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A Great Union Bugler CDV

A nice CDV of an Union bugler!  This image has a double gold border and the photgraphis in an oval.  The soldier is wearing a frock coat and has his bugle straped over his shoulder.  The frock coat would indicate an infantry regiment.  There is no backmark.

2nd Indiana Cavalry Identified CDV

A nice CDV of Elijah W. Rigdon of Company C, 2nd Indiana Cavalry.  The image has Rigdon in a full standing pose.  He is wearing a civilian coat but pants and boots are definitely uniform.  THe CDV is ink signed "E.W.Rigdon" on the back of the carte.  The backmark is "The Union Forever!  Union Picture Gallery, Warsaw, Ind. - E.G. Burgess.".  The 2nd Indiana Cavalry was all over the West.  The battles of Pea Ridge, Corinth, Perryville, Middle Tennessee, and Atlanta were only part of this regiments action.

GAR Cabinet Card with105th Illinois Ladder Badge

A great cabinet card of an Union veteran wearing a ladder badge and a GAR lapel pin.  You can only see what is on the first two rungs of the ladder badge - "Co. B - 105".  The cabinet card was photographed by Hartley - 309 Madison St. - Chicago.

Charleston, SC Civil War CDV of East Bay Street


A wonderful photograph of East Bay Street in Civil War Charleston, South Carolina.  The backmark was "Quinby & Co., Artists, Charleston, S.C." but someone scratched the Quinby out but you can still see it.

South Bay Street, Charleston, SC Civil War CDV


A great photograph of South Bay Street in Charleston, South Carolina.  The backmark is "H.O. Foster, Photographer, Charleston, S.C.".

Confederate General Lloyd Tilghman CDV

A very nice, clean CDV of Confederate General Lloyd Tilghman who was killed at Champion Hill, Mississippi.  This great CDV has Tilghman in a full standing pose holding his sword.  The backmark is E. & H.T. Anthony, 501 Broadway, New York.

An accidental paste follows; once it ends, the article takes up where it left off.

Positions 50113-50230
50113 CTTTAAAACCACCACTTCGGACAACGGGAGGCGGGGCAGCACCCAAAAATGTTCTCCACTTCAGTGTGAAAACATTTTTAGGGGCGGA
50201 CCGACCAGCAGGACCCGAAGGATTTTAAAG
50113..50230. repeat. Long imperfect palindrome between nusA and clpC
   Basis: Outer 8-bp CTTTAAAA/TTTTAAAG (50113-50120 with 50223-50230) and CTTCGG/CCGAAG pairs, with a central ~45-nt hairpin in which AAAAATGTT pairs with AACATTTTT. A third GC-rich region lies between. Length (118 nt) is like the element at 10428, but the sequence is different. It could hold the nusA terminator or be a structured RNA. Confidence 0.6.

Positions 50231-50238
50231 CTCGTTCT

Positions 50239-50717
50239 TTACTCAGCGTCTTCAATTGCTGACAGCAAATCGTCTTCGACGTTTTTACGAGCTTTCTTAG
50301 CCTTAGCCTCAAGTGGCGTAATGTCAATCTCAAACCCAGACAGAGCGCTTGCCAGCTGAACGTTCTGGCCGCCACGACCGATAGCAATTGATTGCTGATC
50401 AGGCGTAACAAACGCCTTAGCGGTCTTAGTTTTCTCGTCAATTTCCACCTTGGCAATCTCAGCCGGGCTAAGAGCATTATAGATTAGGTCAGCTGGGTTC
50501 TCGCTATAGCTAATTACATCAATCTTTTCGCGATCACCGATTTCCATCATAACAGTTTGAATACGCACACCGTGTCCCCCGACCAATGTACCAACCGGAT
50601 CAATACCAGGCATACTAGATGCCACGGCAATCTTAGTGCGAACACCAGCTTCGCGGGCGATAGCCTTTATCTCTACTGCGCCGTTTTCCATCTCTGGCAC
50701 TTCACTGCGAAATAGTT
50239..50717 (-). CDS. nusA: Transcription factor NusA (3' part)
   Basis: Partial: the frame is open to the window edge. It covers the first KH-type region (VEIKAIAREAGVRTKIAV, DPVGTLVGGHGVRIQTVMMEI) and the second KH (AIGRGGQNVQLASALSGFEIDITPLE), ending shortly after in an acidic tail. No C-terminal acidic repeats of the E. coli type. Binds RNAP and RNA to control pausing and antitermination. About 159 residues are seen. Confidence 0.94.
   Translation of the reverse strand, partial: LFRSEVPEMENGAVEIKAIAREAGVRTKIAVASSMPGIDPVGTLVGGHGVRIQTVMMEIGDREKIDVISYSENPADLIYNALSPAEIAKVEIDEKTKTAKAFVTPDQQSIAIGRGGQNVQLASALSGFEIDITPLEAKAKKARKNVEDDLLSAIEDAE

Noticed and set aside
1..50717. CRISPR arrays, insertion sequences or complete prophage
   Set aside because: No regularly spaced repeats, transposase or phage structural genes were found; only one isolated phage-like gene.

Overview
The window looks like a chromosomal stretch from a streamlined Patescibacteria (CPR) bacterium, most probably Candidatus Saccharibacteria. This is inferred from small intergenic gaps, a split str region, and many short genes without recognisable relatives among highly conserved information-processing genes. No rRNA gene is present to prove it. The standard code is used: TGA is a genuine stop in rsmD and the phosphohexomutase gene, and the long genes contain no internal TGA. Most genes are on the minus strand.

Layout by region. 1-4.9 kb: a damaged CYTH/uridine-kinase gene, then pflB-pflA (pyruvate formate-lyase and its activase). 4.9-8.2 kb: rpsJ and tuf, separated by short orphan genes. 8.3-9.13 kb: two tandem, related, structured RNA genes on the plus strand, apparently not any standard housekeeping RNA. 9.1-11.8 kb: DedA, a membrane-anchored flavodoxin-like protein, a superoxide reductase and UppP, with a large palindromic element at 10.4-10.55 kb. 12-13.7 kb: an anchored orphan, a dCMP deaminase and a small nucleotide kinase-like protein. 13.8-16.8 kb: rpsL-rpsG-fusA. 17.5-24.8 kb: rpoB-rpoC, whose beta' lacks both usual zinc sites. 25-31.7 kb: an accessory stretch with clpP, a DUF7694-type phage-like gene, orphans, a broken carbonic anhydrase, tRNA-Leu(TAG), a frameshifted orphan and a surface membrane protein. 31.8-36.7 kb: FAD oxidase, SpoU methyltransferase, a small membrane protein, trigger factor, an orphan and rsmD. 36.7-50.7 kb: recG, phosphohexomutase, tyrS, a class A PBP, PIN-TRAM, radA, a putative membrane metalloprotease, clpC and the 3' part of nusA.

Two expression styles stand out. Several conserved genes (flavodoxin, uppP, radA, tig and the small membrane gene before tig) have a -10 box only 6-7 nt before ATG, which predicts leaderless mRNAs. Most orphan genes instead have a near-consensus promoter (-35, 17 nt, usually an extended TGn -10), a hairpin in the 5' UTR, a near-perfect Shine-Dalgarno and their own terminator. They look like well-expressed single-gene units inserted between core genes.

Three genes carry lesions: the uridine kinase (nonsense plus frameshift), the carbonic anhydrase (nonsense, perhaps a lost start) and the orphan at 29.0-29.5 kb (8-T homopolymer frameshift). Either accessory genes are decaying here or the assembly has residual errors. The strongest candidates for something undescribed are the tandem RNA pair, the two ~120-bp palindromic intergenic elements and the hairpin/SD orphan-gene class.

General Stephen D. Lee & Gen. Thomas Waul at Vicksburg 1901


A great photograph of General Stephen D. Lee and General Thomas N. Waul at the Vicksburg Park Commision meeting in December, 1901.  The photograph has the two standing next to each other.  Lee is wearing his UCV lapel badge.  Written on the back of the photograph in pencil is "Gen. Lee & Wall - Dec. 11th, 1901".  General Waul was best known for "Waul's Texas Legion".  General Lee fought in both the Eastern and Western theatres of war but the last half of the war was in the Western theatre.  He fought at Vicksburg, Atlanta, and Nashville.  The photograph is approximately 4 inches by 5 1/2 inches.

General J.E.B. Stuart with Maryland Backmark


A great CDV of Confederate Cavalry General J.E.B. Stuart.  In this image he is seated and you can see his sword, hat, sash, and his boots.  This is a very clear photograph of General Stuart and has a Brendann Bros., 207 Baltimore St. backmark.  The Brendann Brothers were very noted Baltimore, Maryland photographers. 

Carver Barracks, Washington, D.C. Civil War Cabinet Card


A great cabinet card of Carver Barracks, Wahsington, D.C.  The image is a copy of a line drawing with the barracks surrounding a United States flag.  Written on the bottom of the photograph is "Carver Barracks, Meridian Hill, Washington, D.C. - 1st Brigade, Casey's Division, U.S. Army, W.H.H. Davis, Col. 104 PA Vols Commanding Brigade - 11 Maine Inf. John C. Caldwell, Colonel - 104 Pennsylv" Regt. - Col W.W.H. Davis  - 56 N.Y. State Vols, Col. C.H. Van Wyck - 52 Penn Volunteers - Col. John C. Dodge, Jr.".  The image has a photographers mark of H. Osterhout, Main Street, Middleton, N.Y.

An Identified Indian War Marine CDV!


This great CDV is of Sergeant Cassiens of the United States Marine Corps.  This image has a chest up view of Sgt. Cassiens.  He is wearing his kepi with the Marine emblem on it.  The image was photographed by L.W. Cook, Photographer, 145 Tremont Street, and 367 Washington Street, Boston as noted on the back.  Early Marines are super hard images to find.

Douglass Falls, Ohio Veteran Wearing Post Badge & Ohio State Medal Cabinet Card

A nice cabinet card of an Ohio veteran wearing his Dan Brown Post badge, an Ohio state Civil War medal, and two smaller GAR badges.  The photo was taken by the Zanesville Art Co., 130 Main Street, Zanesville, Ohio as noted on the card.  THe edges of the card has some bumps and bruises but this does not intrude upon the quality of the photograph. 

Major R. Wilson and the 11th North Carolina and 1st Sharpshooters Flag Cabinet Card